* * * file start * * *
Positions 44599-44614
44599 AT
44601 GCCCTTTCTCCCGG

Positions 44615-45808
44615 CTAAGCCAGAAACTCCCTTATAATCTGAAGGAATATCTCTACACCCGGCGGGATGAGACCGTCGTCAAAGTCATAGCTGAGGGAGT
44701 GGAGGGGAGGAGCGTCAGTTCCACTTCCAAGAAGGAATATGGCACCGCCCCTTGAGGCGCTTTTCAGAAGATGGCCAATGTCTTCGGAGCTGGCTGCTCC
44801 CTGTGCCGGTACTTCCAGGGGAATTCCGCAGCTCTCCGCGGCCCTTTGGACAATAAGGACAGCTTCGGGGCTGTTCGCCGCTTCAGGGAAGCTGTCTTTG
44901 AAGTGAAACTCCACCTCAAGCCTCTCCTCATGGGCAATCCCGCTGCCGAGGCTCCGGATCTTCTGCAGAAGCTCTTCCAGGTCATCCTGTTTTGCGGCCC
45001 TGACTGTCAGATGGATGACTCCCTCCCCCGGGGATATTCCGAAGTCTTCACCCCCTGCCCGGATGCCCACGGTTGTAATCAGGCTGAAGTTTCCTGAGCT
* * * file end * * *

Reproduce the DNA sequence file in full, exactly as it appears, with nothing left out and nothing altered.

Positions 44599-44614
44599 AT
44601 GCCCTTTCTCCCGG

Positions 44615-45808
44615 CTAAGCCAGAAACTCCCTTATAATCTGAAGGAATATCTCTACACCCGGCGGGATGAGACCGTCGTCAAAGTCATAGCTGAGGGAGT
44701 GGAGGGGAGGAGCGTCAGTTCCACTTCCAAGAAGGAATATGGCACCGCCCCTTGAGGCGCTTTTCAGAAGATGGCCAATGTCTTCGGAGCTGGCTGCTCC
44801 CTGTGCCGGTACTTCCAGGGGAATTCCGCAGCTCTCCGCGGCCCTTTGGACAATAAGGACAGCTTCGGGGCTGTTCGCCGCTTCAGGGAAGCTGTCTTTG
44901 AAGTGAAACTCCACCTCAAGCCTCTCCTCATGGGCAATCCCGCTGCCGAGGCTCCGGATCTTCTGCAGAAGCTCTTCCAGGTCATCCTGTTTTGCGGCCC
45001 TGACTGTCAGATGGATGACTCCCTCCCCCGGGGATATTCCGAAGTCTTCACCCCCTGCCCGGATGCCCACGGTTGTAATCAGGCTGAAGTTTCCTGAGCT